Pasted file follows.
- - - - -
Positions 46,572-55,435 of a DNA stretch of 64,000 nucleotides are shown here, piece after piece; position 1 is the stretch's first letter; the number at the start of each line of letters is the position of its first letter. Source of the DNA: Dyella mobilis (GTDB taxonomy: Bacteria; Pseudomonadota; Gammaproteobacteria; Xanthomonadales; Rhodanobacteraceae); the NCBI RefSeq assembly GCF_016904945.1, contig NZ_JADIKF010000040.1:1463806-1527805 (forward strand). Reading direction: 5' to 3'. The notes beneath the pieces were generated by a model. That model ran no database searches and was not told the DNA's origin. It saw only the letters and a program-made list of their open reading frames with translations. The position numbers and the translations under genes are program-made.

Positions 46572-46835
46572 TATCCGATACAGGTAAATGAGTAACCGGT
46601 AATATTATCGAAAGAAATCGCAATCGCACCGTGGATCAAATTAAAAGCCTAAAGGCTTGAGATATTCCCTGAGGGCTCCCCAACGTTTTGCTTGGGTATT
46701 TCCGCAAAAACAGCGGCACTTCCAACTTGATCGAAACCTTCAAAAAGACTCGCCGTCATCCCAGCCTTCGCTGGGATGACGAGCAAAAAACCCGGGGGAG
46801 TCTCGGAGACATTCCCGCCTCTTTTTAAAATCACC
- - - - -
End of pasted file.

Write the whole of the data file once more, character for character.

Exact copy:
Positions 46,572-55,435 of a DNA stretch of 64,000 nucleotides are shown here, piece after piece; position 1 is the stretch's first letter; the number at the start of each line of letters is the position of its first letter. Source of the DNA: Dyella mobilis (GTDB taxonomy: Bacteria; Pseudomonadota; Gammaproteobacteria; Xanthomonadales; Rhodanobacteraceae); the NCBI RefSeq assembly GCF_016904945.1, contig NZ_JADIKF010000040.1:1463806-1527805 (forward strand). Reading direction: 5' to 3'. The notes beneath the pieces were generated by a model. That model ran no database searches and was not told the DNA's origin. It saw only the letters and a program-made list of their open reading frames with translations. The position numbers and the translations under genes are program-made.

Positions 46572-46835
46572 TATCCGATACAGGTAAATGAGTAACCGGT
46601 AATATTATCGAAAGAAATCGCAATCGCACCGTGGATCAAATTAAAAGCCTAAAGGCTTGAGATATTCCCTGAGGGCTCCCCAACGTTTTGCTTGGGTATT
46701 TCCGCAAAAACAGCGGCACTTCCAACTTGATCGAAACCTTCAAAAAGACTCGCCGTCATCCCAGCCTTCGCTGGGATGACGAGCAAAAAACCCGGGGGAG
46801 TCTCGGAGACATTCCCGCCTCTTTTTAAAATCACC